To qualify for the New York program the offenders must be under 35 and eligible for parole within three years of admission to the program. In addition, they must not have committed a violent or sexual offense, or been previously sentenced to an indeterminate prison term. Both males and females are eligible.

Inmates who successfully complete the program are released prior to serving their full prison terms.

All well and good for the minimal offender, but somehow I don’t think they were the major problem to begin with. What of the more hardened criminal?

“Rehabilitation really depends heavily on the psychopathology of the person.” explains Leonard Lococo, director of mental health programs for the Tennessee department of corrections “If you’re dealing with someone who is extremely sociopathic or narcissistic… the likelihood of reforming them is pretty remote.”

“What we do is try to help inmates recognize the pitfalls within the body of their personality,” continues Lococo “if somebody is able to recognize these things and is able to have genuine empathy, not only for themselves, but for others, then you’ve got some hope.”
But just how do you get the offender to recognize what it is like to be a victim.

According to Lococo one of the techniques is modeling. “It is very intense, especially if you’re doing role reversals, where you have the offenders actually portraying the victims.” asserts Lococo “As the therapist I would be the offender and actually go through the scenario where I am actually victimizing the offender and helping him to identify some of his own abuse issues.”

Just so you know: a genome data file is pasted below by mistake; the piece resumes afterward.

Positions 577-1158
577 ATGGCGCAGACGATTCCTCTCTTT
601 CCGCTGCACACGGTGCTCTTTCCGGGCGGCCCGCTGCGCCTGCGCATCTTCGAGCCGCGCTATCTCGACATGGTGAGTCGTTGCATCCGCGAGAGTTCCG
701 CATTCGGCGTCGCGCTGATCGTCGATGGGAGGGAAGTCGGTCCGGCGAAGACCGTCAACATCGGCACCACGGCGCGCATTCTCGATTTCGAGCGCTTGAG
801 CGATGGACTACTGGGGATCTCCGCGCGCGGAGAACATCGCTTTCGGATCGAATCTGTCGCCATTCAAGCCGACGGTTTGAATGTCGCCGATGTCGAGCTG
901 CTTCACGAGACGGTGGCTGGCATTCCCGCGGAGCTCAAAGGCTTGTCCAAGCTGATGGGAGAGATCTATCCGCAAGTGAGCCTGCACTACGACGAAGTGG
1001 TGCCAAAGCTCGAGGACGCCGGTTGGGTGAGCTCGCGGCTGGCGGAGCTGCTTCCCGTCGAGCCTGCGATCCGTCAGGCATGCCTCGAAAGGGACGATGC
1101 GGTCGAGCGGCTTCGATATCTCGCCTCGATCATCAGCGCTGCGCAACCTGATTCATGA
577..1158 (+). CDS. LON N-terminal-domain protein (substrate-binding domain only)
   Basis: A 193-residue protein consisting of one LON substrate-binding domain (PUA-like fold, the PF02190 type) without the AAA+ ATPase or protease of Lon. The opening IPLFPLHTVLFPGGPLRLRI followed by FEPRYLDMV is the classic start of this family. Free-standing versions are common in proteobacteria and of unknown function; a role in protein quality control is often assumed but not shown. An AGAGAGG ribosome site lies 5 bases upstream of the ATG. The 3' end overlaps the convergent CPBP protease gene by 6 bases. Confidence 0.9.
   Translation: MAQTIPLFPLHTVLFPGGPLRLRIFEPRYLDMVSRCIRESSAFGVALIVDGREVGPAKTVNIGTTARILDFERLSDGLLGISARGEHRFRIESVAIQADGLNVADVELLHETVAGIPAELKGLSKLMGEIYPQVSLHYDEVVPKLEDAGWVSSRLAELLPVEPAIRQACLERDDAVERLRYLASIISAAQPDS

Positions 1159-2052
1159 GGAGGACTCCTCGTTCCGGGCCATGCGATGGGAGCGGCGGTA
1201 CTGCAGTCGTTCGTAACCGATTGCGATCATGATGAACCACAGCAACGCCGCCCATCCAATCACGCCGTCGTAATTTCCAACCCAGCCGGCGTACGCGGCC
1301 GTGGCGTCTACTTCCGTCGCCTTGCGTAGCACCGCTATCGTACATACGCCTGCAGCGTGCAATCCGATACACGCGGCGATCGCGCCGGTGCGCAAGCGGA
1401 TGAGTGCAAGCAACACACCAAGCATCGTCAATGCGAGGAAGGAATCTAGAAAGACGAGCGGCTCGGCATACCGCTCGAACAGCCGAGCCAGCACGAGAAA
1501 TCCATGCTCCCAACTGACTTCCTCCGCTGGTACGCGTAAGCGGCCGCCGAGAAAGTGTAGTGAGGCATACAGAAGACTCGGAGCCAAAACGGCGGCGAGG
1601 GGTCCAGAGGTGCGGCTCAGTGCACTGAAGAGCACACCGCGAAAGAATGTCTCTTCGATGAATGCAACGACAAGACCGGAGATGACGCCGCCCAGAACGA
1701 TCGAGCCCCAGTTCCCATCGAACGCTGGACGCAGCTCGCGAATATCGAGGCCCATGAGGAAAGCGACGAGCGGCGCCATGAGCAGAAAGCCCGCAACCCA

“What you’re trying to focus in on is tapping into the positive traits the person has, if any, in trying to cultivate these things so they reattach some of the emotional components that they have spent many years severing. So they can begin to have some empathy towards some of their own victims, and hopefully recognize that they don’t want to victimize anybody else.” contends Lococo.

In their research on rehabilitation programs Daniel H. Antonowicz and Robert R. Ross have identified factors that are “crucial to the success of programs.”

What are these factors? According to Antonowicz and Ross: offenders are complex, therefore, programs designed to help them must also be complex.

The key is to target the “criminogenic needs” of the offenders. Without meeting these needs the offenders are likely to recidivate (return to the previous state). Some of these needs include: changing antisocial attitudes, changing antisocial feeling, reducing antisocial peer associations, promoting familial affection and communication and promoting identification and association with anti-criminal role models, just to name a few.